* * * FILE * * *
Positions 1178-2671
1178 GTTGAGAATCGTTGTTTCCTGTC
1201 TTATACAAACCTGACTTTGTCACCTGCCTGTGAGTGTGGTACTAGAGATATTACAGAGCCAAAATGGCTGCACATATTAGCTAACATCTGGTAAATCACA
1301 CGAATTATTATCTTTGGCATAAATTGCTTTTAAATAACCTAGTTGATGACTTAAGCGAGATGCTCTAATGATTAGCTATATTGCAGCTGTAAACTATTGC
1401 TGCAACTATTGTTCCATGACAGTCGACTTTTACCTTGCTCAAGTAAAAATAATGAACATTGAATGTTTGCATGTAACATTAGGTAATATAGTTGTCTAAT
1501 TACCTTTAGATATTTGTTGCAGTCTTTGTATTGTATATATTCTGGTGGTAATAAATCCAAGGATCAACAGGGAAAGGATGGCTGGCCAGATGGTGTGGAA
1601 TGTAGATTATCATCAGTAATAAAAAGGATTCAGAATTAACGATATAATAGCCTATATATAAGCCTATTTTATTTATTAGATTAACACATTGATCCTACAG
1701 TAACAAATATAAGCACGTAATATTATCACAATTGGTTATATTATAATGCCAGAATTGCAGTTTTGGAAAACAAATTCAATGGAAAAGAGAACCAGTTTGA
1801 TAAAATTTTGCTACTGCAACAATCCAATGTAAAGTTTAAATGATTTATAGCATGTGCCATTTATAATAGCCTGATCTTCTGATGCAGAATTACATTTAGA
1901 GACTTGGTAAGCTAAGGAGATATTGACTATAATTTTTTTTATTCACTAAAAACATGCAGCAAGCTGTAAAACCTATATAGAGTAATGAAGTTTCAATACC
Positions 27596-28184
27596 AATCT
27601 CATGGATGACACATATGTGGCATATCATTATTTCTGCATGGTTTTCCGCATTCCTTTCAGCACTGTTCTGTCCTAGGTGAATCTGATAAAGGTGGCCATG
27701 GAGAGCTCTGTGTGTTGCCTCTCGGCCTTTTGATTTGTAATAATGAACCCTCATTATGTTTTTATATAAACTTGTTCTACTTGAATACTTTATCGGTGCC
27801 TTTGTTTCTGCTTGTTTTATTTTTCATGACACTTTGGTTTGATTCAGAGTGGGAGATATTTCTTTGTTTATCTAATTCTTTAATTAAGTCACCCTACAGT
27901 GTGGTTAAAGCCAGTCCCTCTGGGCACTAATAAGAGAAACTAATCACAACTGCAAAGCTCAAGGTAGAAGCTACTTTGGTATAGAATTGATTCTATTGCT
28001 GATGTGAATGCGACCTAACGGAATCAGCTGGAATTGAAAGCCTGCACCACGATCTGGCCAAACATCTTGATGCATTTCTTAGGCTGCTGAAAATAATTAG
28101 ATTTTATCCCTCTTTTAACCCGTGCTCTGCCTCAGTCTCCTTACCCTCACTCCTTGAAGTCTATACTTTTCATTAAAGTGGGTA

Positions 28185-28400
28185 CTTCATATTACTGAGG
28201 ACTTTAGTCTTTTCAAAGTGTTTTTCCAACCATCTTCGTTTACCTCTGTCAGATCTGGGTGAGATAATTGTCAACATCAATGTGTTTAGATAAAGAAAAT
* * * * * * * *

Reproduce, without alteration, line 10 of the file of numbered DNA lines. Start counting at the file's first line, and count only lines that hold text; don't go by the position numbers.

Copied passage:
1901 GACTTGGTAAGCTAAGGAGATATTGACTATAATTTTTTTTATTCACTAAAAACATGCAGCAAGCTGTAAAACCTATATAGAGTAATGAAGTTTCAATACC